Bill Brandt (1904–83) preferred to rely on ‘camera vision’ rather than his own subjective vision:
Instead of photographing what I saw, I photographed what the camera was seeing. I interfered very little, and the lens produced anatomical images and shapes which my eyes had never observed.
(OCA, Expressing Your Vision, p95)
I wanted to understand more of Bill Brandt’s creative vision and was thankful to discover Adam’s documentary on Brandt available on YouTube. I find it much more valuable to hear an artist’s own words and explanations than the interpretation of a critic.
Brandt’s images contain striking contrasts and he does not shy away from including significant areas of shadow, drawing the eye into what he wants to stand out in his prints and emphasising line through contrasts. Brandt tells us that ‘it is very important to develop his own work’ and how he ‘completely changes a photography in the darkroom’. For the image of Francis Bacon, Brandt talked about how he darkened the sky in the darkroom.
During the documentary Brandt mentions several times that he takes photographs ‘intuitively’ and that they ‘are not planned’. He always takes images of people in their own environment. In the V&A biography, he is quoted on portraits:
I always take portraits in my sitter’s own surroundings. I concentrate very much on the picture as a whole and leave the sitter rather to himself. I hardly talk and barely look at him.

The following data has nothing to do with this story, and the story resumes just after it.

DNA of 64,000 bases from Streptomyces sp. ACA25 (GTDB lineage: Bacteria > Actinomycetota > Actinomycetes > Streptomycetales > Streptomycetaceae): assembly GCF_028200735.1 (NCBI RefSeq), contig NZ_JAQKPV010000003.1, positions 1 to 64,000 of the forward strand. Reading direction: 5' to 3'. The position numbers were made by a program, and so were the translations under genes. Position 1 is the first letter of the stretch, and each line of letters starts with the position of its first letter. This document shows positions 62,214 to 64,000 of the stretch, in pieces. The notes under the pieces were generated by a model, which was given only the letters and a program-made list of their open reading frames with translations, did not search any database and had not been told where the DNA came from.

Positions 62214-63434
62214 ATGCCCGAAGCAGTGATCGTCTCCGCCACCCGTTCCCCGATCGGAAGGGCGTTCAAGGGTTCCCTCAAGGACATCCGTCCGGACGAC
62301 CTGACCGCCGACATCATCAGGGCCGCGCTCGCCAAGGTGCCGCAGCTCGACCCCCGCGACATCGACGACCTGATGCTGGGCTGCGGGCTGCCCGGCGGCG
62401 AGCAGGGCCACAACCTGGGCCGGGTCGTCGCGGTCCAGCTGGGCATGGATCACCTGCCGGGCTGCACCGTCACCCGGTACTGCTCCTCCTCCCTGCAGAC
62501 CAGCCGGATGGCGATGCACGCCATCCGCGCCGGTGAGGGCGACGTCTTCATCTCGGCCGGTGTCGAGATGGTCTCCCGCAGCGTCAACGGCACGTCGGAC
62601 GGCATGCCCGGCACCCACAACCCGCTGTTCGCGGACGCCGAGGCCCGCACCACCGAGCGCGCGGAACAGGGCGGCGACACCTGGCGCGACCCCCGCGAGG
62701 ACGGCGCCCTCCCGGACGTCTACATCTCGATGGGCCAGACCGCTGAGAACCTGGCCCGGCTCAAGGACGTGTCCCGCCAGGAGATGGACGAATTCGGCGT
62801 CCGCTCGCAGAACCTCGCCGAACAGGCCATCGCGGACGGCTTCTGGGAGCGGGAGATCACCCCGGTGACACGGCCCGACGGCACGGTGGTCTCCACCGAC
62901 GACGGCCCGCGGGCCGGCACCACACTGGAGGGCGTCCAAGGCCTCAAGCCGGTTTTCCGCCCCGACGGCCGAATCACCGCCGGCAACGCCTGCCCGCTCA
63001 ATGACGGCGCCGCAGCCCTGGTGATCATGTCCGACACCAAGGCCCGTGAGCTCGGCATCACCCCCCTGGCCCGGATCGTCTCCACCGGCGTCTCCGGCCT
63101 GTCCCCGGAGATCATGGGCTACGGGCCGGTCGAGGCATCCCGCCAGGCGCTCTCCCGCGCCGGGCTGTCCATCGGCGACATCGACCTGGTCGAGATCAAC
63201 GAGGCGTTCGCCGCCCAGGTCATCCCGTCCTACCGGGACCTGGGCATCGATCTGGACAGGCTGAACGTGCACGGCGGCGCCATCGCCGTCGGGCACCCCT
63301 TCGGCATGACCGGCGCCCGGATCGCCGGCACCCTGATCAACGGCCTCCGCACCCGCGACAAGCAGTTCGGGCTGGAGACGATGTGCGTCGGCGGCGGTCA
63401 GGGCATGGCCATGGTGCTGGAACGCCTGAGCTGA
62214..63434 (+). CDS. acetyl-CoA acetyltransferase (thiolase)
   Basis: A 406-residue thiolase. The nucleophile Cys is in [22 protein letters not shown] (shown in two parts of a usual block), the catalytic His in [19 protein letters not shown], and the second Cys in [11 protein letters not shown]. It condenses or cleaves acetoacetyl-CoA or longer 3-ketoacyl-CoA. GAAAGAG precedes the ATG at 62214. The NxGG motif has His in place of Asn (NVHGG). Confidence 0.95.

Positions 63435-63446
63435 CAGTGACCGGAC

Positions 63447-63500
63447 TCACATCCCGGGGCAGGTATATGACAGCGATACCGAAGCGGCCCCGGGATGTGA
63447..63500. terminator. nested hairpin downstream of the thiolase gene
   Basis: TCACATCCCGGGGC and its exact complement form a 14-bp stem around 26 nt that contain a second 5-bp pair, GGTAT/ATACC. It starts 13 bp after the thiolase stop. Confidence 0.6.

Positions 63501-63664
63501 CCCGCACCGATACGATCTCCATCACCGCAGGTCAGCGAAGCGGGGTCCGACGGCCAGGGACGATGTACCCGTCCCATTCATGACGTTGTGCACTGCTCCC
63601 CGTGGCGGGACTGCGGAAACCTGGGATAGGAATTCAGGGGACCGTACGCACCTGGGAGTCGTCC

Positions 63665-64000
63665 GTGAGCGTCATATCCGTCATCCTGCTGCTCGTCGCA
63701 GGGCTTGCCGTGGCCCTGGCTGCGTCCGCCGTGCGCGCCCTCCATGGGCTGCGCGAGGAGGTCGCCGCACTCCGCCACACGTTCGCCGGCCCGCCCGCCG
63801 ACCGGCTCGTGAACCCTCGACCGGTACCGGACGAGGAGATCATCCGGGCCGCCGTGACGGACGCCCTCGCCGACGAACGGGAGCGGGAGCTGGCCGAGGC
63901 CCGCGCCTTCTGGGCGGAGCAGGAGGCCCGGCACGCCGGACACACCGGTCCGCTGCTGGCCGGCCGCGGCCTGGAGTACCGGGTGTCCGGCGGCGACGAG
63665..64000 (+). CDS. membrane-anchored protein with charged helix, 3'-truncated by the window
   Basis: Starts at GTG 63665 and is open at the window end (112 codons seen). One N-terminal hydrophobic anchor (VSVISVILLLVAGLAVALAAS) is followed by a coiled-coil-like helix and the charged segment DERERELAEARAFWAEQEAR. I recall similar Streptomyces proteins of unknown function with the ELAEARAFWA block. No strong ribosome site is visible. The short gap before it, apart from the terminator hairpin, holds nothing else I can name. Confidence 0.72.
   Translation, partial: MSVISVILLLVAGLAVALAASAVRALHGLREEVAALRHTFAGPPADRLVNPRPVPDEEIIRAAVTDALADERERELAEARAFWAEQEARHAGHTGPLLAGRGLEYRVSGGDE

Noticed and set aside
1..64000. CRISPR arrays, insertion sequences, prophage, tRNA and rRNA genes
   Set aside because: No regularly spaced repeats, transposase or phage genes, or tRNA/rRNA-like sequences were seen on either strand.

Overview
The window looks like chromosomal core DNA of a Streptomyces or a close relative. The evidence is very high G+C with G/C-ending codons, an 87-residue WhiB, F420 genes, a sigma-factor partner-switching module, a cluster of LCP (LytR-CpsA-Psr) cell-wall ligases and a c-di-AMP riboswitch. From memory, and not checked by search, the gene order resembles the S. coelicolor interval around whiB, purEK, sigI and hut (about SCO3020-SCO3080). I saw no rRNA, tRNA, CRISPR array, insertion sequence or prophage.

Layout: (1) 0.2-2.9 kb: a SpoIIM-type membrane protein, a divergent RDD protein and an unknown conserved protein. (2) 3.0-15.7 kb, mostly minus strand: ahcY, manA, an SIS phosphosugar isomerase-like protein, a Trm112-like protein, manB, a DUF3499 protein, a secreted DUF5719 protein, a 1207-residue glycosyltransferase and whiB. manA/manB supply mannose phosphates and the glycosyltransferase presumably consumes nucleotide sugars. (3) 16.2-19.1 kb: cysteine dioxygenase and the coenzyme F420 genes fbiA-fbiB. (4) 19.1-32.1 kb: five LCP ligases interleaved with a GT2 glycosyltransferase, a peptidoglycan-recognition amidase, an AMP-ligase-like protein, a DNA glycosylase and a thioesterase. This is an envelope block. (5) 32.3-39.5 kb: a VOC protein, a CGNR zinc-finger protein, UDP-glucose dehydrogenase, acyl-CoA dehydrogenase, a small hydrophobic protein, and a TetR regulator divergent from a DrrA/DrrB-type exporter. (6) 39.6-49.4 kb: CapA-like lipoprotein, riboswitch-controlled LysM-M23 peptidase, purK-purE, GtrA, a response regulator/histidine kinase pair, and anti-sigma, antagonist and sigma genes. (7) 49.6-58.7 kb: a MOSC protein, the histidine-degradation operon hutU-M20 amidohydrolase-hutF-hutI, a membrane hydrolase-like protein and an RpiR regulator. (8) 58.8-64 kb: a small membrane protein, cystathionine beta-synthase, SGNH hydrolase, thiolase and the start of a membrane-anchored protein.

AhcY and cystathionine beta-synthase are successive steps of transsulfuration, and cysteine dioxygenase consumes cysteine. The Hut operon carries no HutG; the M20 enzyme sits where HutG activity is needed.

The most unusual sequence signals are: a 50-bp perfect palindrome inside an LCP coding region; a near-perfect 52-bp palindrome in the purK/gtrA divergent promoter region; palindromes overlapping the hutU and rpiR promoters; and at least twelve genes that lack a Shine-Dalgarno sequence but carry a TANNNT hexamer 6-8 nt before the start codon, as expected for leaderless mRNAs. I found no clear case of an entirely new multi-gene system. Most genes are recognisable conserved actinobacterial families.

When asked during the documentary how he creates the ‘unposed look’, Brandt simply explains that eventually people forget he is there. He is also surprised when the interviewer points out that the subjects are never in the centre of the frame – Brandt seems to have not examined this (he rarely looks at his own photos), which supports his comment about working intuitively.
During the documentary Brandt also talks about his use of a wide-angle lens in portraiture (particularly nudes) to distort the image and include a depth of background as context. The image below is one such photo, which he describes in the documentary as his favourite, and illustrates beautifully Brandt’s vision.
Every time I look at the work of famous photographers from the last century, I feel that we have lost something in the digital age – often lacking the character and crafted feel of the ‘old masters’. Digital images and digital processing can leave photos looking machine-made, somehow lacking art. Of course, it doesn’t have to be that way, but a drive for sharpness and detail can result in clinical, sterile images.
Thank you Bill Brandt for your inspirational images and immense modesty!
Adam P, producer (1983). Bill Brandt BBC Master Photographers. Available from: http://www.youtube.com/watch?v=o3KuY0quBsk [accessed 19.7.15]
V&A museum [online]. Bill Brandt Biography. http://www.vam.ac.uk/content/articles/b/bill-brandt-biography/ [accessed 19.7.15]
The Bill Brandt Archive [online]. Available at: http://www.billbrandt.com. [accessed 19.7.15]